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Motivating Smoking Cessation Behaviors among People with Serious Mental Illnesses: The Impact of a Web-Based Decision Support System

Jonikas, J.A., Ferron, J.C., Devitt, T., Geiger, P., McHugo, G., Cook, J.A., & Brunette, M.
University of Illinois at Chicago, College of Medicine
Dartmouth College, Geisel School of Medicine


Nicotine dependence is the most common addiction among people with serious mental illnesses1, who are more likely to initiate cigarette smoking and less likely to quit than those without mental illness. Not surprisingly, they have higher rates of smoking-related morbidities and their life expectancy is 25 years less than that of the general population2. Behavioral interventions combined with medication have proven effective in reducing nicotine dependence among people with mental illnesses. In spite of their desire to quit, however, they underutilize such treatments and try to quit on their own with very low rates of success.


The study’s primary aim was to assess the effectiveness of a web-based decision support system, designed specifically for people with serious mental illnesses, to increase motivation to quit smoking by initiating evidence-based treatments (defined as individual counseling, group counseling, and/or a medication). A secondary aim was to assess whether the web-based system was equally effective when combined with a carbon monoxide monitor versus a health checklist.


The Decision Support System (DSS) is a 30-90 minute modularized web program hosted by a peer ex-smoker. The system is tailored to accommodate high levels of misinformation about the health effects of and treatments for nicotine dependence, minimal exposure to computers, and cognitive limitations. The online host guides users through 5 modules containing information, standardized assessments, motivational activities, and quit-smoking success stories. Each user receives a personalized assessment of the individual, financial, and health impacts of cigarette smoking.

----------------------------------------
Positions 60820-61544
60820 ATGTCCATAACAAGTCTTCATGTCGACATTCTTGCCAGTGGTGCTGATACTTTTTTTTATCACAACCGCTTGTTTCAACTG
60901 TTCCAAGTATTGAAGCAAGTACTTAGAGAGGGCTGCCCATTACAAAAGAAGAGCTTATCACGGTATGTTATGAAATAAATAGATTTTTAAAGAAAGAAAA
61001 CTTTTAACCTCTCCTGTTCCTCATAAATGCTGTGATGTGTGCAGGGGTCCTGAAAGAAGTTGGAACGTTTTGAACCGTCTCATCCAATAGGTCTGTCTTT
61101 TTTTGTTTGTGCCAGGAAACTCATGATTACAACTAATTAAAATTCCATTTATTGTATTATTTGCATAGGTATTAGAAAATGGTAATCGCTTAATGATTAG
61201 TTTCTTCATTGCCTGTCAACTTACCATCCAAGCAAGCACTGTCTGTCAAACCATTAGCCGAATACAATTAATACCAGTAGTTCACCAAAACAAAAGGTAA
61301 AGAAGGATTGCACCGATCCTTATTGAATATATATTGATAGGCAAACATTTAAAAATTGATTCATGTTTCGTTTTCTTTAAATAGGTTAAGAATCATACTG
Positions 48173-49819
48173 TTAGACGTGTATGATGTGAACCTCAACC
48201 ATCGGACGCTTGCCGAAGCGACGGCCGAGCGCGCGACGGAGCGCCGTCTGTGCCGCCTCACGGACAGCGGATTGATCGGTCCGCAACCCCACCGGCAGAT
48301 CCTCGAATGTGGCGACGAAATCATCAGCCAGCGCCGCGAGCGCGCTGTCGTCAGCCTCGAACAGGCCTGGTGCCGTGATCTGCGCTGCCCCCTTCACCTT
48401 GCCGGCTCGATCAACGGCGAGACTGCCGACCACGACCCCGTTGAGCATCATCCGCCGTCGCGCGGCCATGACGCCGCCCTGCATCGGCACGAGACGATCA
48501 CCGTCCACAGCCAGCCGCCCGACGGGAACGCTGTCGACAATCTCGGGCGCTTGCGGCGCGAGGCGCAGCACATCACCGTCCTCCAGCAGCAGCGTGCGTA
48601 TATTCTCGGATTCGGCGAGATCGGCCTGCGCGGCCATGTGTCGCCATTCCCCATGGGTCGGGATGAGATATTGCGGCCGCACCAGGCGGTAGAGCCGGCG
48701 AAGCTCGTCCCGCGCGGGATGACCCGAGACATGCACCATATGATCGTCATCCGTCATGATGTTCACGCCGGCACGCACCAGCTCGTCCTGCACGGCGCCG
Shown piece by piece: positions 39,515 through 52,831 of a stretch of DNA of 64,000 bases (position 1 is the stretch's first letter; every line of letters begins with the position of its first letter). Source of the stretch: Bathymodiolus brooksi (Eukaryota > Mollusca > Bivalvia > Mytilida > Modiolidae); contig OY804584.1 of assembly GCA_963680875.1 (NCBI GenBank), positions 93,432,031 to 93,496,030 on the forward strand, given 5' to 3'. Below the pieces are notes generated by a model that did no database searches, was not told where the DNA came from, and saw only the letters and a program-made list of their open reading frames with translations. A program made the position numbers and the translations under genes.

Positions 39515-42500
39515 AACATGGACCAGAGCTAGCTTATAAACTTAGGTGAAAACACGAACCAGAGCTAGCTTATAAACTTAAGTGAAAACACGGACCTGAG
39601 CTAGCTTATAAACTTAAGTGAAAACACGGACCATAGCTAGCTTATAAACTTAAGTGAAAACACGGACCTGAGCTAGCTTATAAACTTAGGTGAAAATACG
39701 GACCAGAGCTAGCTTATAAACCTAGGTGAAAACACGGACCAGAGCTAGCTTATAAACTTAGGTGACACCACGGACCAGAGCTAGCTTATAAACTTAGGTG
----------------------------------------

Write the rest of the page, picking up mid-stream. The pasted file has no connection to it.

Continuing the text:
Subjects were recruited from an urban outpatient mental health program and assessed for smoking history, psychiatric symptoms (verified via record review), and cognition. All 124 subjects interacted with the online Decision Support System. Half also were randomly chosen to receive additional feedback from a carbon monoxide monitor on the toxin levels in their bodies. Such monitors are commonly used to increase cessation motivation, but are costly and burdensome to maintain. The other half received personalized feedback via a health checklist instead.

All subjects were assessed by researchers blind to study condition at baseline and two months after using the motivational system for the main outcome - initiation of evidence-based cessation treatment (available to all subjects from the mental health agency). Also assessed were: amounts/rates of smoking, quit attempts, and other clinician contact about cessation.


Participant demographics (N=124)

  1. Mean (sd) age: 46.5 (10.1)
  2. 71.8% male; 28.2% female
  3. 48.4% African American; 14.5% Latino/a
  4. 67.7% primary diagnosis of schizophrenia
  5. Mean (sd) years of education 11.4 (2.4)
  6. Mean (sd) cigarettes/day: 15 (11.2)
Motivation for cessation treatment over 2 months post-intervention